Your first impression of how an accident happened can change drastically once the facts are in. If it turns out that your accident was caused by a distracted driver, things can feel twice as bad. Distracted driving accidents are different in several ways. Read on and find out more.
Not Just an Accident
There are accidents and then there are accidents caused by contributory negligence. Almost anyone can be careless and run a stop sign, veer into an oncoming lane, or make other accidental moves. Sometimes, though, the actions go beyond carelessness. Distracted driving is one of those situations. You might also run into contributory negligence when the other driver:
How These Accidents Are Different
Fault is an enormously important factor in an accident. If the other driver can be shown to be 100% at fault, you may be owed a lot of money damages. If not, you are not likely to be paid much at all. Fault is determined using several methods. In most cases, the opinion of the investigating law enforcement officer is held to a high degree of value. If fault is unclear, you can expect the insurer to perform additional investigations. In some cases, accident reconstruction experts are consulted. If the other driver was using a phone or otherwise distracted, the information often comes from the other driver, passengers, and eye-witnesses to the accident.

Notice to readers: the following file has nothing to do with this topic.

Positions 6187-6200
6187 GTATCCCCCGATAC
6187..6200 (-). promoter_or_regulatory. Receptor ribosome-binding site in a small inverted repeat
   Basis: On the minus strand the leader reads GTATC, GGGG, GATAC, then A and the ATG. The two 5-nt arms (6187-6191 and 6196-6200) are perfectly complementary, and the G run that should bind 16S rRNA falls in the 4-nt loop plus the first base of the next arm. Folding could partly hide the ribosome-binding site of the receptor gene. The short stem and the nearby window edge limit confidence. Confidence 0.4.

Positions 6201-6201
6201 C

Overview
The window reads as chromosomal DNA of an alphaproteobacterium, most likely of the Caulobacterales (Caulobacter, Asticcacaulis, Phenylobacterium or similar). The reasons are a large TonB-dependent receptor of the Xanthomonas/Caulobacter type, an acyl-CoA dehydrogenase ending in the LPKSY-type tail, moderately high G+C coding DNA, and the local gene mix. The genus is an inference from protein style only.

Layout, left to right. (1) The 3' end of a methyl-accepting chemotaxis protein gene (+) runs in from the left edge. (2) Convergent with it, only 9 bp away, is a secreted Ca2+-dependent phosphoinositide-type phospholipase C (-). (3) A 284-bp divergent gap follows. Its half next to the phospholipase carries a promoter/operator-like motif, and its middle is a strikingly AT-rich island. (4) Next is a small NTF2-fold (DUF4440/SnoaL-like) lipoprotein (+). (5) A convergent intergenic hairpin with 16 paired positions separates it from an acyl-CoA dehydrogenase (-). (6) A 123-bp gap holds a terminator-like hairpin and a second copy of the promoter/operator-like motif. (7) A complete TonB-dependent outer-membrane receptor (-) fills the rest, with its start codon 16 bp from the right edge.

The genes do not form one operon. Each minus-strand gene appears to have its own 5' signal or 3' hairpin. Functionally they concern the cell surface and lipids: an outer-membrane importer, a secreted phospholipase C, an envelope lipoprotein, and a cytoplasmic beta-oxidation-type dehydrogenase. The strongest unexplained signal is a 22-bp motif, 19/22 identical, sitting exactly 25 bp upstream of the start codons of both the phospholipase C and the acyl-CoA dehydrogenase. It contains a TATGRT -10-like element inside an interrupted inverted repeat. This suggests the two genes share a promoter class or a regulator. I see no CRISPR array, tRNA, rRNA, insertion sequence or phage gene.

How Distracted Driving Affects Your Case
While the laws vary from state to state, drivers found to be using prohibited devices are usually ticketed at the scene. The information about the infraction may appear in the accident report completed at the scene by the responding law enforcement officer. In all likelihood, the driver ticketed (or arrested) at the scene will be assigned 100% fault for the accident. That increases your chances of winning a personal injury case against the other driver since it proves fault.
In addition, if your case comes to trial, there is a good chance the jury will also award punitive damages to the victim. Punitive damages are not a normal part of a lawsuit and are only used in cases where an example needs to be made or the need exists to further punish the other driver. Punitive damages can pay out at two, three, or more times the amount of the other damages like medical expenses, lost wages, pain and suffering, and more.
To find out more about how distracted driving could impact your case, speak to a personal injury lawyer.
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